The three NIS studies conducted between 1986 -2006 begin to suggest a conceptual framework for understanding the decline in child maltreatment: the decline in the abuse categories since the early 1990s has been large, in part, because the increase in child maltreatment between 1986 and 1993 was large. A likely formula for achieving a dramatic reduction in the rate of a social problem is to begin with a rate inflated by the extraordinary changes in the social milieu between 1985 and 1993. In child welfare, these changes were dominated by the widespread availability in low income neighborhoods of crack cocaine and (later) methamphetamine, and the increase in out – of- home care resulting from substance abuse and the lack of effective in – home interventions for neglecting parents of very young children.
However, given the large increase in HS physical neglect and even larger increase in ES neglect from 1986 -93, as indicated by NIS -3, why wasn’t there a statistically significant reduction in physical neglect in NIS -4, and what caused the huge increase in ES emotional neglect between 1993 -2006? Reversion to a statistical mean is not a causal explanation for social trends; there are likely to be large changes in social values and attitudes, policy and practice in public agencies, resources and/ or incentives and consequences for behavior that explain large changes in the incidence of social phenomena. Arguably, sexual abuse and physical abuse rates declined dramatically while there was a much smaller changes in the incidence of neglect because of (a) clear and unequivocal social disapproval of sexual abuse and severe physical abuse combined with effective interventions, including law enforcement investigations and criminal sanctions and (b) uncertain and ambivalent social attitudes toward neglect, including a tolerance within public agencies and courts for neglect in its extreme forms except when babies and toddlers are involved and (c) the lack of effective interventions for neglect associated with substance abuse and/ or mental health disorders.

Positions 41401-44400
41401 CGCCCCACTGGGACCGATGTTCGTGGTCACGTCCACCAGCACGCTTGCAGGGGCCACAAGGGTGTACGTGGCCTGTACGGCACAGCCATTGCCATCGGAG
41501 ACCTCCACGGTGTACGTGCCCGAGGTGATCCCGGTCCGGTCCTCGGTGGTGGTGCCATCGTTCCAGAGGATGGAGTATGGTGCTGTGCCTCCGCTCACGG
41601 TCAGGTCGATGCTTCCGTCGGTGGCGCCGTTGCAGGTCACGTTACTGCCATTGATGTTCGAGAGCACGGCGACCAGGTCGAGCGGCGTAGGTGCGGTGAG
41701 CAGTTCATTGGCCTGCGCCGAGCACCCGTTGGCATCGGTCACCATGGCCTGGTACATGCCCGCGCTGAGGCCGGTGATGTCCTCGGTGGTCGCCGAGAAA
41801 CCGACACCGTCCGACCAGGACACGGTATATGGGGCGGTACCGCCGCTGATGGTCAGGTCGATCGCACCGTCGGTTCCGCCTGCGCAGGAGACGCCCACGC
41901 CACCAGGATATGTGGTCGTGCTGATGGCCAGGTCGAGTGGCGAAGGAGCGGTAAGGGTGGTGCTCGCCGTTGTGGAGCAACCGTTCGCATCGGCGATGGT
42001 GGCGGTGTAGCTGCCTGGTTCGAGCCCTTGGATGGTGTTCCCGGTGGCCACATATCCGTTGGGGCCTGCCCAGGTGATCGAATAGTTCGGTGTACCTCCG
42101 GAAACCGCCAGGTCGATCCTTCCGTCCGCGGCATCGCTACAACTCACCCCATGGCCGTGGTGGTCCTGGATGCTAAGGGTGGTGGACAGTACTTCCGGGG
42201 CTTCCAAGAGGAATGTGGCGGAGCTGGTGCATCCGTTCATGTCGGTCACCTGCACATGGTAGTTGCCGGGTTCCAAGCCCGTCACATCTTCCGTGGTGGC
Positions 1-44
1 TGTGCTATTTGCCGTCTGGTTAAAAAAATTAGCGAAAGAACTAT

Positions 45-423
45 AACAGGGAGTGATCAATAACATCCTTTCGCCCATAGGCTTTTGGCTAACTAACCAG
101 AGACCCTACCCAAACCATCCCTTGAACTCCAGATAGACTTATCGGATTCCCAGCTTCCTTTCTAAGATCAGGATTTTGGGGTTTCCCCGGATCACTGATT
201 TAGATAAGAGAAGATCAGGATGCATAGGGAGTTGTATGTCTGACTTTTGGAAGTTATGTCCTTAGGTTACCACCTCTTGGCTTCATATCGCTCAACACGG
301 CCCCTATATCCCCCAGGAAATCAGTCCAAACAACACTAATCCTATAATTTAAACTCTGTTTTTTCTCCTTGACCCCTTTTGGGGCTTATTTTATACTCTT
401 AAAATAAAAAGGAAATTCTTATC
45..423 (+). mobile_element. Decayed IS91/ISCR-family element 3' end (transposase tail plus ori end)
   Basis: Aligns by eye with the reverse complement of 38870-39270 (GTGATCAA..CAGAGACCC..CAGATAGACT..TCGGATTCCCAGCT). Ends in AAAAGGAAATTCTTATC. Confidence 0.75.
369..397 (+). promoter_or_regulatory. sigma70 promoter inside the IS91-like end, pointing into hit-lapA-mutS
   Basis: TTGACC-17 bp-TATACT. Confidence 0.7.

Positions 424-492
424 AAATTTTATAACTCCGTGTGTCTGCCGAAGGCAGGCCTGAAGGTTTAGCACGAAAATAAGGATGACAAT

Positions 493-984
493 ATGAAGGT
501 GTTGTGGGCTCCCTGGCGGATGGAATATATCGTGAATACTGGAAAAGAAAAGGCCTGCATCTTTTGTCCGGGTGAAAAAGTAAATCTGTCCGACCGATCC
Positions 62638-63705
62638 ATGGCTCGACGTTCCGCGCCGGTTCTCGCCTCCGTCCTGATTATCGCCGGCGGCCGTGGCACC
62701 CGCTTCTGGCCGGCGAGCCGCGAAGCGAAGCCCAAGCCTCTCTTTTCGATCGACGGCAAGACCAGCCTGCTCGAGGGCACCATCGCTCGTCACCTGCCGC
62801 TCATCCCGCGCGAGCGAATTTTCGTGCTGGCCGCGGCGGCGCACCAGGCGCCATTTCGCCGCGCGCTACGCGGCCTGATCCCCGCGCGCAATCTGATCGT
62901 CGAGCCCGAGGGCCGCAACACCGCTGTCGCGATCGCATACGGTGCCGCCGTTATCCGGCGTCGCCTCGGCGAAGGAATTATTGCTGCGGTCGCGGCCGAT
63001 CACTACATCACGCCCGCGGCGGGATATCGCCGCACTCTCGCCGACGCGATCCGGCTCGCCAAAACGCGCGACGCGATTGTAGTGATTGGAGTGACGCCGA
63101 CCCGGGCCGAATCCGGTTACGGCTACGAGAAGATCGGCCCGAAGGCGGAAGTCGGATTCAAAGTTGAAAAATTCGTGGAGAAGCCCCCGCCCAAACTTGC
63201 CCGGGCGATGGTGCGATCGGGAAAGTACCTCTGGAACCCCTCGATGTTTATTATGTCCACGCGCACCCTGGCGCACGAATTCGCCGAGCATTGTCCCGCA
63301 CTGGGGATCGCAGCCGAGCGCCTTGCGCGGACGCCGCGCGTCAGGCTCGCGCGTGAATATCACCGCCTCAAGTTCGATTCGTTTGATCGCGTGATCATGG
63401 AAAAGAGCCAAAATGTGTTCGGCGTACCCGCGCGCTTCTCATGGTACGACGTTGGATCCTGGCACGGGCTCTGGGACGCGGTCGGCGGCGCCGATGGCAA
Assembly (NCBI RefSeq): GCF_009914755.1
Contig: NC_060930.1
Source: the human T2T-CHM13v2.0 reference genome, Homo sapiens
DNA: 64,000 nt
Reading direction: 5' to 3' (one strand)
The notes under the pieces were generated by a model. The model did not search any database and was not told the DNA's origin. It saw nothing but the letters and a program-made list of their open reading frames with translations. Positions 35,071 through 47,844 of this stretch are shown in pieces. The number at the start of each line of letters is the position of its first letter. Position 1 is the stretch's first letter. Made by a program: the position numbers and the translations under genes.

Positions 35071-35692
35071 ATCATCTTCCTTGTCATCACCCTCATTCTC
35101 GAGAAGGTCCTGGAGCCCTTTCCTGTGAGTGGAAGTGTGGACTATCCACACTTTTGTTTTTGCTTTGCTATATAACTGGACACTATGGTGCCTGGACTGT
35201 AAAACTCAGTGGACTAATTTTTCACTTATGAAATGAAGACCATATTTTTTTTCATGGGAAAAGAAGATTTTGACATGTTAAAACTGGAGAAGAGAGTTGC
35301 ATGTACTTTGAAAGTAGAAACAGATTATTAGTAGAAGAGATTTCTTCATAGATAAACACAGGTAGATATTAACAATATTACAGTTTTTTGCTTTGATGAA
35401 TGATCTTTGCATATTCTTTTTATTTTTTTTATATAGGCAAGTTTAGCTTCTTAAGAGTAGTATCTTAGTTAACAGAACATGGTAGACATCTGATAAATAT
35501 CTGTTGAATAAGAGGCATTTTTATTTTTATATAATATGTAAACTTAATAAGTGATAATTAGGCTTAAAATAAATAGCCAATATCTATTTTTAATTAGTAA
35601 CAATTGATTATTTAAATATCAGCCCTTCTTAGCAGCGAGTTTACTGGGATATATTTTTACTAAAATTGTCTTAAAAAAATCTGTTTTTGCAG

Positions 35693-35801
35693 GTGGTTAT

The timing of the declines in different types of child maltreatment is highly instructive. Substantiated cases of sexual abuse began to decline in 1990, and continued to decline at an increased rate from 1993- 2001; the rate of substantiated sexual abuse was relatively stable (slightly greater than 10 per 1000) from 2001- 4, a 49% decline since 1990. Most of the 43% decline in substantiated physical abuse cases between 1992 -2004 occurred from 1997 -2004; in other words, physical abuse began to decline 4-5 years after the decline in substantiated sexual abuse cases. The rate of substantiated neglect cases, on the other hand, declined modestly from 1994- 98, and then increased by about the same percentage (15%) from 1999 -2004, with a 6% decline for the entire period 1992 -2004.